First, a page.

The Cybertruck must be a lot bigger than that

Why the Cybertruck isn’t a bestseller, but it can still tow, as Musk pointed out in Investor Day at the LHC

The demand for the Cybertruck has been so far off the hook, you can not even see it, Musk said on March 1 at Investor Day. But landing even 15 percent of the reservationists seems optimistic because the vehicle is running late and isn’t global—Cybertruck won’t be for sale outside of the US, Canada, and Mexico for some time, and doesn’t appear to meet safety regulations in the European Union and Australia anyway.

Another crucial stat: 250 miles per charge for the base model Cybertruck, and 320 for the premium Cyberbeast. Compare that to plug-powered competitors including the Rivian R1T (which gets 270 to 350 miles a charge) and the Ford F-150 Lightning (which gets between 230 and 320 miles), and that’s not as impressive as some were hoping.

The Cybertruck is powerful, though, as Musk emphasized during the Austin event, which included footage of the truck’s premium model outpacing a Porsche 911—while towing another Porsche 911.

In 6.5 seconds the base model will go from 0 to 60. The all-wheel drive middle model, available next year, can hit 60 mph in 4.1 seconds. The premium pick will have a top speed of 130 miles per hour, go 0 to 60 in 2.6 seconds and tow 11,000 pounds, more than the Ford F-150 Lightning and less than the R1T.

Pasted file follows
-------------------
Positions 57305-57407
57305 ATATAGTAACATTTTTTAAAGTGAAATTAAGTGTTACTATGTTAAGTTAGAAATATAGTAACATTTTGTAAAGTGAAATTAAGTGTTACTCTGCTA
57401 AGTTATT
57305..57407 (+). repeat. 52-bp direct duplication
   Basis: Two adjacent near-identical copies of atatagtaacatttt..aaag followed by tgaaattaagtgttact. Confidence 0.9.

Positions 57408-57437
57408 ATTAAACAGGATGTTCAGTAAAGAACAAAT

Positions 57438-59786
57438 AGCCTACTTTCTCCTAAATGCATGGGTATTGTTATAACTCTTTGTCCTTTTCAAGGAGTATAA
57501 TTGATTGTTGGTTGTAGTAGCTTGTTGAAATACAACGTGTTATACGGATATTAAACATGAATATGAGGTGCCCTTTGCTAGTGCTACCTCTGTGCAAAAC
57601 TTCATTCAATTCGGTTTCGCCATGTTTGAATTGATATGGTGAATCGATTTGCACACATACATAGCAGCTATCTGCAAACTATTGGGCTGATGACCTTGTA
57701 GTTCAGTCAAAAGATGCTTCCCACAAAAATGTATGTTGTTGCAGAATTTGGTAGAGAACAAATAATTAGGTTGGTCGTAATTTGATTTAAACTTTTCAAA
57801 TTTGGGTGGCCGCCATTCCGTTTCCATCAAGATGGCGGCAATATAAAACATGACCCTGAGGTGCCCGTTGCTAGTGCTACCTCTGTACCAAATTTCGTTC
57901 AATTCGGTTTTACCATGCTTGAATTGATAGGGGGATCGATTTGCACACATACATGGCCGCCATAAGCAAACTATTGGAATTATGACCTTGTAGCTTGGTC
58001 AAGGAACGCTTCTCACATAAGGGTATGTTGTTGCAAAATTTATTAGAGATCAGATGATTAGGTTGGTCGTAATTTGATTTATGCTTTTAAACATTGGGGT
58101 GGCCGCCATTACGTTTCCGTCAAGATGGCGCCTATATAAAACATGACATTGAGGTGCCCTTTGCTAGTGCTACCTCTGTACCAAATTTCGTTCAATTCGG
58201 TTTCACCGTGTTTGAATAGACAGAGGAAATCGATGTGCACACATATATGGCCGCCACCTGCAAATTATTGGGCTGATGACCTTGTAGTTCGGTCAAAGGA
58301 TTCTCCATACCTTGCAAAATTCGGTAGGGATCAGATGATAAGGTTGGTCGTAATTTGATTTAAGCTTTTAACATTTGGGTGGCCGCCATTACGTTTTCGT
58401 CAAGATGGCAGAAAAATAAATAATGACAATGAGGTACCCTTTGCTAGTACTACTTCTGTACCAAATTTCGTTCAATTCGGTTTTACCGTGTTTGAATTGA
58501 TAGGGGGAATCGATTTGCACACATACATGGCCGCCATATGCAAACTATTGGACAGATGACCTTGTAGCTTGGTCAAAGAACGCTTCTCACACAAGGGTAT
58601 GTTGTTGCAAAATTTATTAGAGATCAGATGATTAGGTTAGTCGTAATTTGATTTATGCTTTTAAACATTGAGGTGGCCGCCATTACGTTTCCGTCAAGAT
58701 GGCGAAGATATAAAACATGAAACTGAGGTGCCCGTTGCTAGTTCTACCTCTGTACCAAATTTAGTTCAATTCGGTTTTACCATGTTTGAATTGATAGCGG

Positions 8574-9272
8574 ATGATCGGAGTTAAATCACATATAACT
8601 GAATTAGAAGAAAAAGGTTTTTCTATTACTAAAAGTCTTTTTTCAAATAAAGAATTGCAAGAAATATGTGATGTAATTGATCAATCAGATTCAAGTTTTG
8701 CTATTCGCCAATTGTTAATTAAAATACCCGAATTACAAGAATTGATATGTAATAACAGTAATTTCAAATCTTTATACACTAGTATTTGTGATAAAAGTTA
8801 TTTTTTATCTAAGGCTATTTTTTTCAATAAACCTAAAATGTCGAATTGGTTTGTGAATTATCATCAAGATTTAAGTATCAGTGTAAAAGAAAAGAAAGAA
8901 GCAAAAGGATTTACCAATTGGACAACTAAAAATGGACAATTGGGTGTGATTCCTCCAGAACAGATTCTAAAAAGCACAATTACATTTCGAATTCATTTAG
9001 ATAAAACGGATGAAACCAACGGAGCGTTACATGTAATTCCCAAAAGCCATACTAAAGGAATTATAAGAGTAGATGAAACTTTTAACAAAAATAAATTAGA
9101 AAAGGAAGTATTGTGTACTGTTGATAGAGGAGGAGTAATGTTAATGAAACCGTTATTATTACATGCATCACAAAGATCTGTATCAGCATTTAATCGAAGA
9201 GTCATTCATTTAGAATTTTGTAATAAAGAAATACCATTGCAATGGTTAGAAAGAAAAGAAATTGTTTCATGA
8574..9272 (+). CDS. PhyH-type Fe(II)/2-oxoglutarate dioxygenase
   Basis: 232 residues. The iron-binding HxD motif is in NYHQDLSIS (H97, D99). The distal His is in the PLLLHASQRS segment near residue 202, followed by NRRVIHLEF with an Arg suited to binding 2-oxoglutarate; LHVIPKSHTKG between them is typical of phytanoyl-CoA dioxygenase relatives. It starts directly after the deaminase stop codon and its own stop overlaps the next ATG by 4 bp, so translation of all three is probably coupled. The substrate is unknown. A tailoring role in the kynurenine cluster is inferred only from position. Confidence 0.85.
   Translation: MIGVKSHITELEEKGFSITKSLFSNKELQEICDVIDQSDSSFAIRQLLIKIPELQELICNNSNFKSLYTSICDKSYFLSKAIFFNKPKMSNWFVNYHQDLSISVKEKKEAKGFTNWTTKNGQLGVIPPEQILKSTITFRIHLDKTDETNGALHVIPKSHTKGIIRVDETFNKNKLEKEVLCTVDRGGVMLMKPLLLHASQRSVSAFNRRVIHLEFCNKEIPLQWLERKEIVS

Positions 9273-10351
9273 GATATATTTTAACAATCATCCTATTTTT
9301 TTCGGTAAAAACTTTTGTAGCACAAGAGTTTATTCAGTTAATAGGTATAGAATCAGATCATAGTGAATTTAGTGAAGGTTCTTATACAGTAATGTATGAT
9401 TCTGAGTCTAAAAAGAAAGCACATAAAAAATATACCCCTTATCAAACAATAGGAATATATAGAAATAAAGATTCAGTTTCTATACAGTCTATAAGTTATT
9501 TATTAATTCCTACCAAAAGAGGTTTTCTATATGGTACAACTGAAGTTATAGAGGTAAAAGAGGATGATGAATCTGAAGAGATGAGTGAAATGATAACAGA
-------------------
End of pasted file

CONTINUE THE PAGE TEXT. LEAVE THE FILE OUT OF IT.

The End of the E-Candy? The Case for a Damned Black Hole, Not a Heavy Higgs

The head of design of the Cybertruck tried to prove that the windows were strong by throwing a metal ball at them. The shattered glass was in front of me. Today, the company made it a bit easier on its truck. Von Holzhausen went after the windows with a baseball. The Cybertruck survived.

The price bump will also be a drag on demand. The cars picked up by 10 or so people yesterday were not the same ones you’ll find in the stores, but they were $10,000 more expensive than the base model that was promised in November. The world has moved on since, with a number of competitors selling traditionally-shaped products.

The F-150 Lightning is the battery-powered version of the truck that has dominated the pickup segment for decades. GM will soon roll out its $52,000 electric Chevy Silverado, and Stellantis is readying its $58,000 RAM 1500 REV. Rivian’s R1T is $73,000 and can be bought by people who want a look-at-me e-candy truck.

Tim Simcoe is a business professor at Boston University and he says 15 percent of those preorders would equal unit sales of Toyota. There are challenges to scaling up production and a sufficient flow of paying customers.

A Blade Runner–inspired electric pickup, with an estimated 2 million pre-orders from self-styled “Reservationists”), could make the world’s most well-off man even wealthier. If half of those $100 refundable deposits stack up, that’s revenue of more than $65 billion, based on a newly inflated $61,000 price tag—up $21,000 from what was promised four years ago.

It’s stupid. It’s very Divisive. Fugly. The Hummer shouldn’t have sold so many. Might Elon Musk pull off a similar trick with the stainless steel Cybertruck?

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